First, I appreciate that the translation is a product of a team effort, rather than the work of one man. I hope that the influence of multiple well trained minds will sharpen the final product. Second, I am especially happy to recognize and trust many of the names on this translation committee.
Perhaps the most important names on the list are the co-chairs of the translation oversight committee. Thom Schreiner is a very competent Biblical scholar and I consider his Romans commentary in the Baker series to be the best available. His work as both a Biblical and theological scholar (I say theological in light of his work with the New Perspective), clearly show both incredible expertise and a sincere devotion and service to God. I know less about David Allen, but I do know that he is a man of good reputation, especially in Southern Baptist circles.
I was happy to see my own Greek professor from seminary, David Alan Black, among the list of translators. He is a world class Greek scholar and teacher. Constantine Campbell was also on the list, and is well known for his work in Greek grammar, including the often challenging area of verbal aspect.
So, in light of the quality of the translators working on this project, I am confident that the CSB will continue in the tradition of the HCSB as a very reliable translation.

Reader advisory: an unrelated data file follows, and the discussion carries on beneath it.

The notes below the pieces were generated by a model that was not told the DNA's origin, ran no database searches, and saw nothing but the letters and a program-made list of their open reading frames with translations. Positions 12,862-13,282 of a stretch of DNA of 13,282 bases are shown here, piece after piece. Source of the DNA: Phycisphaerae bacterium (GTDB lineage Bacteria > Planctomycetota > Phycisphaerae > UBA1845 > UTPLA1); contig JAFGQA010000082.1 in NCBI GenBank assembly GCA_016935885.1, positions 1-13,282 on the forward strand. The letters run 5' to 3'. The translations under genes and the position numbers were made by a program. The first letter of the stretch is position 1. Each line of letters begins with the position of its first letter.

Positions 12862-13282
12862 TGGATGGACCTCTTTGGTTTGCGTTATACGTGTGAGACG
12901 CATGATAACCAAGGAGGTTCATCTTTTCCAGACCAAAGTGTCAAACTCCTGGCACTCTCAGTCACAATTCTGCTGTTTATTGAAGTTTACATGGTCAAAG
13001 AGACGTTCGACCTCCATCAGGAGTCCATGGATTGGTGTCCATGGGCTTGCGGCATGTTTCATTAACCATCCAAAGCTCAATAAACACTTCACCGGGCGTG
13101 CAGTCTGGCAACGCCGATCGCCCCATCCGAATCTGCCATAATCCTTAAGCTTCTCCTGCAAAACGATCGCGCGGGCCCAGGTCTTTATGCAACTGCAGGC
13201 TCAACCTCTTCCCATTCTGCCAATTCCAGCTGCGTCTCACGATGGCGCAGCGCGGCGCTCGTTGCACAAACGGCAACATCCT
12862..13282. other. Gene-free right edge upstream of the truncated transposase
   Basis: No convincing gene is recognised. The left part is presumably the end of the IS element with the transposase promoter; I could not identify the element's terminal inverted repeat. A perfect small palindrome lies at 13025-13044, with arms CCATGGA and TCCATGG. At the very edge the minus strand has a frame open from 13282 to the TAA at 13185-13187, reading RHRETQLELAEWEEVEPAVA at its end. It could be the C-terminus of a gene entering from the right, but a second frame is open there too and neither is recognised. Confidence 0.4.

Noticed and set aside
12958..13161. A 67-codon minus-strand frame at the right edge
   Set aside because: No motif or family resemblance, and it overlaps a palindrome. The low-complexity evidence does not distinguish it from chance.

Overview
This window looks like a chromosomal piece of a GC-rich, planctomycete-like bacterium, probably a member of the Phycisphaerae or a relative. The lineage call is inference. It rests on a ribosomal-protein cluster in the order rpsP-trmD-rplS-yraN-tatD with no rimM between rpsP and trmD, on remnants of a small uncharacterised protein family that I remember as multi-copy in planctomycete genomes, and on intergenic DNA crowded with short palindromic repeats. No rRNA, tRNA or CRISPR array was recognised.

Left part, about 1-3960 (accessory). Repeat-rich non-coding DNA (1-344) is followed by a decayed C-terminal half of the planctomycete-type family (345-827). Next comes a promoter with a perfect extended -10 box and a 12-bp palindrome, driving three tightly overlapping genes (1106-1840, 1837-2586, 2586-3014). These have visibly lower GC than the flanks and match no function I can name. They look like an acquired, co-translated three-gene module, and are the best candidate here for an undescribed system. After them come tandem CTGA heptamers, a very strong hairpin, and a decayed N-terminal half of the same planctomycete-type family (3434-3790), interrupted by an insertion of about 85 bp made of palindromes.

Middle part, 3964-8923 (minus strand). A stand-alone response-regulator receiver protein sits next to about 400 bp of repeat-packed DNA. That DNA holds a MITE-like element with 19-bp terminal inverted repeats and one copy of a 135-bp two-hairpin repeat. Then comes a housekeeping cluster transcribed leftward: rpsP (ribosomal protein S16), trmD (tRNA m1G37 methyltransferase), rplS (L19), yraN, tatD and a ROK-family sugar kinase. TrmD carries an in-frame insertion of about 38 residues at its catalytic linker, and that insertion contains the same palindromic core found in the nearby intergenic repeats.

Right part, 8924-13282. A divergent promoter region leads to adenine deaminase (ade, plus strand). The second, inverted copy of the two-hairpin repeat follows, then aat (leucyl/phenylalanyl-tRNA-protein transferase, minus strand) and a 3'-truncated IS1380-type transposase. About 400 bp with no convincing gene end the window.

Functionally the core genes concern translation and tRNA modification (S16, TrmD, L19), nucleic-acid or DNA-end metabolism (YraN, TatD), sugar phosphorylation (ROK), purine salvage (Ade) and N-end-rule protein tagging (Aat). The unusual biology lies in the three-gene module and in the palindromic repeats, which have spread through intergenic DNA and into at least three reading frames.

On a final note, in hopes that someone like Trevin Wax might read this, I would like to mention a few ways that I believe the CSB could improve the publishing options as compared to the HCSB.
One of the limitations of the HCSB, in my opinion, was the lack of print options. Especially in comparison with the ESV, I often found that people who would have preferred the HCSB translation opted for an ESV because of it’s published format. In light of that, here are some things I would like to see.
The Minister’s Bible – But not for ministers.
By far, my favorite Bible both for daily reading and for taking into the pulpit was my HCSB minister’s Bible (ISBN 978-1-43360-087-6). However, I wish this Bible was available without all the minister’s aides in the back.
I really liked that it was a single column Bible with a large very legible font. It seemed most of the other HCSB’s were two column Bibles with smaller font. Those that weren’t lacked some features that I consider essential for a daily use Bible. For instance, while I don’t care about having all the minister specific articles in the back, I do really appreciate having a fairly substantial concordance and maps. The Minister’s Bible did not include a cross reference guide, which was acceptable because I preferred the wide columns for note taking. However, cross references placed in the footnote section would be helpful.
The Greek-English New Testament
Crossway has published a very nice diglot with the Nestle-Aland on the left and the ESV on the right. It is superior to the old RSV because the font is very large and there is plenty of room in the margins. If the CSB could come up with something similar, that would be great.
The Apologetics Study Bible
Our church has a tradition of giving a Bible to our graduating seniors each year. Last year I gave out the Ultra-Thin Reference Bible (978-1586407223) and it was really well received. I would have liked to have given the Apologetics Study Bible (978-1433614859), but it was cost prohibitive. Is there any way to get a Bible like that, but cut the cost by about 50%?